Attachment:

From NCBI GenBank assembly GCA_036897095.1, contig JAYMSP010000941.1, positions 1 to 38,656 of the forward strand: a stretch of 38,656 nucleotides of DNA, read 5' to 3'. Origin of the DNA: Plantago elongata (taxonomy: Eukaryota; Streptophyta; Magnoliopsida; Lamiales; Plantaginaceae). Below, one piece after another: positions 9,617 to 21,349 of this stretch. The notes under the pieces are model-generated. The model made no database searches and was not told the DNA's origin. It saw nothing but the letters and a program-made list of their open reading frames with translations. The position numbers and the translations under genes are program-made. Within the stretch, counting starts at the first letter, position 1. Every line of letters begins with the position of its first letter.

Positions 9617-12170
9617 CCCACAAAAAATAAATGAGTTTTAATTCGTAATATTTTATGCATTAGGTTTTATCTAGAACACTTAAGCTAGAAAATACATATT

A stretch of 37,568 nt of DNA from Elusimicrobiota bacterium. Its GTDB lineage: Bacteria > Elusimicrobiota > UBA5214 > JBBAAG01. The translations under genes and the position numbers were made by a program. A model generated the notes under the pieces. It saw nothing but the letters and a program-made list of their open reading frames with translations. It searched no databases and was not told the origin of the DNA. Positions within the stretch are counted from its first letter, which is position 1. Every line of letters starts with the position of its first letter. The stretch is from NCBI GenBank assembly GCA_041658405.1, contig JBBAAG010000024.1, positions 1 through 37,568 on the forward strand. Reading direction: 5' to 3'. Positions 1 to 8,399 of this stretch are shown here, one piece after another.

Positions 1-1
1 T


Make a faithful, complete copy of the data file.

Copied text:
From NCBI GenBank assembly GCA_036897095.1, contig JAYMSP010000941.1, positions 1 to 38,656 of the forward strand: a stretch of 38,656 nucleotides of DNA, read 5' to 3'. Origin of the DNA: Plantago elongata (taxonomy: Eukaryota; Streptophyta; Magnoliopsida; Lamiales; Plantaginaceae). Below, one piece after another: positions 9,617 to 21,349 of this stretch. The notes under the pieces are model-generated. The model made no database searches and was not told the DNA's origin. It saw nothing but the letters and a program-made list of their open reading frames with translations. The position numbers and the translations under genes are program-made. Within the stretch, counting starts at the first letter, position 1. Every line of letters begins with the position of its first letter.

Positions 9617-12170
9617 CCCACAAAAAATAAATGAGTTTTAATTCGTAATATTTTATGCATTAGGTTTTATCTAGAACACTTAAGCTAGAAAATACATATT

A stretch of 37,568 nt of DNA from Elusimicrobiota bacterium. Its GTDB lineage: Bacteria > Elusimicrobiota > UBA5214 > JBBAAG01. The translations under genes and the position numbers were made by a program. A model generated the notes under the pieces. It saw nothing but the letters and a program-made list of their open reading frames with translations. It searched no databases and was not told the origin of the DNA. Positions within the stretch are counted from its first letter, which is position 1. Every line of letters starts with the position of its first letter. The stretch is from NCBI GenBank assembly GCA_041658405.1, contig JBBAAG010000024.1, positions 1 through 37,568 on the forward strand. Reading direction: 5' to 3'. Positions 1 to 8,399 of this stretch are shown here, one piece after another.

Positions 1-1
1 T